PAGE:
There's some pretty obvious safety/security risks if selling bullion coins on craigslist.

Try selling to Kitco

Here is Kitco's currect buy price:
Kitco said: 1 oz Eagle $ 44.79

1 oz Maple $ 44.29

You can book (lock in) a price on-line then ship it, or have them give you the price once they receive it.

FWF406 said:   I haven't tried it, but Nucleo Exchange from Bullion Direct looks really interesting to me, but probably not for proof coins.

Nucleo Exchange
There are currently bids for Eagles and Maples on BullionDirect's Nucleo Exchange at $46.25 and $45.00 respectively, which is a little better than Kitco or APMEX even after the 1% commission they charge. I've used them on a few occasions; they're OK but can be a little slow on the payment side.

I would skip eBay. We've experienced some theft now that they have switched to a "buyer is always right" mentality. We sent off a few silver coins (quarters) to this guy and he said "Item not as described" which is weird since we had pictures of the actual coins. We issued the refund and told him to ship back the coins. Instead we got an empty box. The issue was considered "closed" by eBay so we couldn't file a complaint. When we contacted eBay they said there was nothing we could do about it and to make sure we look at people's feedback before letting them bid. A whole lot of good that does now that sellers can't leave negative feedback.

We just take our coins to the fair or tradeshows and deal with the coin dealers there. Our local coin dealer is a crook and since he is the only one constantly gets away with it.

Kanosh said:   There's some pretty obvious safety/security risks if selling bullion coins on craigslist. delzy had a good idea in another thread; meet at your bank... You can pull them out of your box and deposit the money before you leave.

Kanosh said:   There's some pretty obvious safety/security risks if selling bullion coins on craigslist.That's why you transact at a bank where you have an account and a safety deposit box.

Wow.. POS touched over $43.50 this morning.. who'd of thunk it?..

JTFH said:   Kanosh said:   There's some pretty obvious safety/security risks if selling bullion coins on craigslist. delzy had a good idea in another thread; meet at your bank... You can pull them out of your box and deposit the money before you leave.My box agreement specifically stated I can't keep precious coins in there. I guess they just want to cover themselves for insurance purposes, but still, I wouldn't want the employees to know I have bling in my box.

scripta said:   JTFH said:   Kanosh said:   There's some pretty obvious safety/security risks if selling bullion coins on craigslist. delzy had a good idea in another thread; meet at your bank... You can pull them out of your box and deposit the money before you leave.My box agreement specifically stated I can't keep precious coins in there. I guess they just want to cover themselves for insurance purposes, but still, I wouldn't want the employees to know I have bling in my box.As opposed to dirty socks?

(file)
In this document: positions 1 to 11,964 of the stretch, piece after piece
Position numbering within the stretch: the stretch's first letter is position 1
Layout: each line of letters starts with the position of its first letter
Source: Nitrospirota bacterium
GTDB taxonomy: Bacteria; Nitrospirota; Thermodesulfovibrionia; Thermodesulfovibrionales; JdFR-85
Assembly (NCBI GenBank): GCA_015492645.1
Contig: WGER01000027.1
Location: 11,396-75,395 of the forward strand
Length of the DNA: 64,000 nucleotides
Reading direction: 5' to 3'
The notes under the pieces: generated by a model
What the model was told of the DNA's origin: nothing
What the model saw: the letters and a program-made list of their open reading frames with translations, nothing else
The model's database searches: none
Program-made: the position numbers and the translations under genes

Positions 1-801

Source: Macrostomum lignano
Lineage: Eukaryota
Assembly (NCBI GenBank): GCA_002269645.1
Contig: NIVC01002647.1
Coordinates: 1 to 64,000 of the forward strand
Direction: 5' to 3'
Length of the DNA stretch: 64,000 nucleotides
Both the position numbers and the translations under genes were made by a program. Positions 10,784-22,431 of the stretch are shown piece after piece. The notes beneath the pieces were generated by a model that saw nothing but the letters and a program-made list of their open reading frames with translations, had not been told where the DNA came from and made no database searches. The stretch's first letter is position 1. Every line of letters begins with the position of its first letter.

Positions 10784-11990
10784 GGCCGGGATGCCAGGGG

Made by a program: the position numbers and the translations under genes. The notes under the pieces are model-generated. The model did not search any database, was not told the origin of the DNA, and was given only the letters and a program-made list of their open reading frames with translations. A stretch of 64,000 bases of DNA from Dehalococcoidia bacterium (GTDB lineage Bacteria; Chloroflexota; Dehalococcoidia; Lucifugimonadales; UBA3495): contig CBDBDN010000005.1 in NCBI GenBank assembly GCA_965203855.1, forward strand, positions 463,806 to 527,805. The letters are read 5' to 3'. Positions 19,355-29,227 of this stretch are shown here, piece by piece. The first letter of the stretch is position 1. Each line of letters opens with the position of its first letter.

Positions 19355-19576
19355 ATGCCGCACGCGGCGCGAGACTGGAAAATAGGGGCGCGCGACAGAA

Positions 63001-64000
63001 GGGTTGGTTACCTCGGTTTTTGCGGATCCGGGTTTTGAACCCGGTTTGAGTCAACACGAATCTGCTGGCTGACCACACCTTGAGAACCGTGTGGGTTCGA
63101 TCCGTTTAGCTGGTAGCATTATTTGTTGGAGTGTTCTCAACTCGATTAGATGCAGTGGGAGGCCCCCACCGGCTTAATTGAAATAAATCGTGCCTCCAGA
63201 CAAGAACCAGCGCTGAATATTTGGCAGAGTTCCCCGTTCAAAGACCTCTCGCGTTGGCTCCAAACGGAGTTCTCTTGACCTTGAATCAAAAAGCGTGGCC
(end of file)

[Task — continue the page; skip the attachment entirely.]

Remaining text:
scripta said:   My box agreement specifically stated I can't keep precious coins in there. I guess they just want to cover themselves for insurance purposes, but still, I wouldn't want the employees to know I have bling in my box. This, an in some states (the terrible ones, like CA) the authorities are claiming current boxes "abandoned" and selling the contents off in mass... Under the guise of the "war on terror" boxes are also being searched without probable cause.

Security boxes are NOT what they once were.

bksavings said:   Try selling to Kitco
Here is Kitco's currect buy price:
Kitco said: 1 oz Eagle $ 44.79
1 oz Maple $ 44.29

You can book (lock in) a price on-line then ship it, or have them give you the price once they receive it.
This deserves some green. Thanks... You get $907 for a roll of Eagles, free shipping and no eBay risk/BS and choice of payment... You'd have to get over $1000 to equal that on eBay.

I've sold some of my gold coins to CNI http://www.golddealer.com/ and they publish their buy/sell prices.

I sold some 90% silver coins to a private party on CL but many of them are flakes, no shows, spammers, etc. It sorta turned into a silver swap party as there was several people where we all met at a Starbucks and we were all buying/selling silver coins, .999 bullion and some collectibles. It was pretty fun, but a rare occurrence. I also sold some gold to a gold dealer in Las Vegas (running bad at the poker tables) that also published their buy/sell prices, I don't remember the name of them. Found them, Sahara coins http://www.saharacoins.com/
.
Of course I wished I'd waited as I sold at about $1,100/oz and gold is now around $1,500.

Silver has done much better as I bought a lot of silver at about $5/oz and now it's around $43/oz.

I bought a bunch of US Mint Silver Proof sets that the melt value is much higher than the book value. However, the price guides are really lagging so they are not selling at their "true" value IMHO as I feel they should have added collector value above melt value.

I have a bunch of scrap sterling silver I haven't found a good venue to sell. Looking at eBay, Sellers are getting a fair price.